Design Specification: Performance and Concurrency
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This project groups several smaller performance related bug fixes and enhancements into a single unit. Its' goal is the improve the performance, concurrency and scalability of the product.
Performance is concerned about reducing CPU usage and finding more optimal methods of processing operations.
Concurrency is concerned with reducing contention and improving multi-threaded and multi-CPU performance.
Scalability is concerned with clustering, large workloads and data.
The goal of this project is to ensure that our product remains the leading high-performance persistence solution. Areas of improvement are determined through performance comparison with other persistence products and benchmarking.
The goal of the project is to improve performance of common usage patterns. Fringe features and usage patterns will not be specifically targeted unless found to be highly deficient.
Any optimization must also be weighed in its' impact on usability, and spec compliance. Optimizations that may have a large negative impact to usability may need to be only enabled through specific configuration.
Each specific performance improvement is discussed separately below.
Query Results Cache Invalidation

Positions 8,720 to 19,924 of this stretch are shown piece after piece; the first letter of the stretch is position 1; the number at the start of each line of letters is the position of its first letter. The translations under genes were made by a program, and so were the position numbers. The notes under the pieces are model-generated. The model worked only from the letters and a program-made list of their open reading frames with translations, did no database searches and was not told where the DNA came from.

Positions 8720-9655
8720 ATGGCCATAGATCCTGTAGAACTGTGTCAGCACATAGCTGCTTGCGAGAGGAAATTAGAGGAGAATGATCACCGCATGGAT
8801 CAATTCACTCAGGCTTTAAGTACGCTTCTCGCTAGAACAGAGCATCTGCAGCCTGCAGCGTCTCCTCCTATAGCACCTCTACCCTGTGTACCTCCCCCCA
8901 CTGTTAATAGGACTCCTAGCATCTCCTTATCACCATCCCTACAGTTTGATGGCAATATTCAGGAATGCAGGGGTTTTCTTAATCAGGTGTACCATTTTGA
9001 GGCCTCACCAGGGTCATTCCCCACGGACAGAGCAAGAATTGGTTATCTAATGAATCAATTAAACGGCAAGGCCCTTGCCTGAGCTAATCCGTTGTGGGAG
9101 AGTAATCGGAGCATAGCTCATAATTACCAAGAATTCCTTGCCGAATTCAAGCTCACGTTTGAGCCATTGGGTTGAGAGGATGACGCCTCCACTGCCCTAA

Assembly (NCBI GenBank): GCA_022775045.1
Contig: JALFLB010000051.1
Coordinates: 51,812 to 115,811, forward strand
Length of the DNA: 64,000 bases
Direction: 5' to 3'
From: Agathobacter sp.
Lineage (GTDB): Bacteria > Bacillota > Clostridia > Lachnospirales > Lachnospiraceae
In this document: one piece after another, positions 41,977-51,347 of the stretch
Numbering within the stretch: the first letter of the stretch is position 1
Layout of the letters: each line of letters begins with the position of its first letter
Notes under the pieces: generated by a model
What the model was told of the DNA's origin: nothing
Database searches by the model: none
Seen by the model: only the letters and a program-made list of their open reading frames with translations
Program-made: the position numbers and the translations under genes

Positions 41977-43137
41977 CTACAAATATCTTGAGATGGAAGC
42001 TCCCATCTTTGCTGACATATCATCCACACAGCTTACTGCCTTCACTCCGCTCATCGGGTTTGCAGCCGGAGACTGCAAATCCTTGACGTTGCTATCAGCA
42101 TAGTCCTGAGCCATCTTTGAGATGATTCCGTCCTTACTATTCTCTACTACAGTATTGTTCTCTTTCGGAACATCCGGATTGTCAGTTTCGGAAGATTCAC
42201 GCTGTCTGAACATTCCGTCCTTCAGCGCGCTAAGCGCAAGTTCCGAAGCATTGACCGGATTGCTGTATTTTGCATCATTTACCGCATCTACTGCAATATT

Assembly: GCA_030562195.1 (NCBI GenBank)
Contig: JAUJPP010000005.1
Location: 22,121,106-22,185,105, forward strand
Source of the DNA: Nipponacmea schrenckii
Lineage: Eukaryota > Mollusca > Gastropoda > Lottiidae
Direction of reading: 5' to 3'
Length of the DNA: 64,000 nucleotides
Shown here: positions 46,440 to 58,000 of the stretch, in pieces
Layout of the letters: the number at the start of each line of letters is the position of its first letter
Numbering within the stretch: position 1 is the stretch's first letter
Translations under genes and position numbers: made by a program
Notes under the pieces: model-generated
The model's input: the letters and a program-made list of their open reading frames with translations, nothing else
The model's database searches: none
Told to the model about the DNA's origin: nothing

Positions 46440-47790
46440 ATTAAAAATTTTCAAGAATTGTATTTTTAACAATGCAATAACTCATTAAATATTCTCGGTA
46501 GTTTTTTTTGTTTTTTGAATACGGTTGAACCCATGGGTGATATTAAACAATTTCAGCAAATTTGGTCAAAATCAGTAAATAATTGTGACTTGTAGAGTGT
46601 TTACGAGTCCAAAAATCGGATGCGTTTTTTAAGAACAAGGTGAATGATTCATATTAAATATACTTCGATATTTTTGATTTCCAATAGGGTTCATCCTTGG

Query results caching is currently supported on any named query. The query results are never invalidated when changes occur, so the cache can become out of synch with the database. Note, the object is the query results are kept up to date, but if changes to the objects, or new/deleted objects affect the query results, this is not reflected. The query results cache does support timeToLive and daily invalidation.
A option will be added to invalidate the query results cache, this will be enabled by default. Any change (insert/update/delete) to any of the classes that the query returns will cause the query results for that query to be invalidated (cleared). Changes to classes not used in the query (joins are considered used) will not affect the query results.
This is coarse grained invalidation, any insert, update or delete will cause all of the queries for that class to be invalidated, even if the query was not affected by that modification. Fine grained invalidation would be prohibitively expensive, as you would need to re-run the query in-memory on the object, but may be considered as a future enhancement.
Both the existing performance and concurrency tests and pubic benchmarks will be used to monitor and evaluate performance improvements.
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Continually improve performance.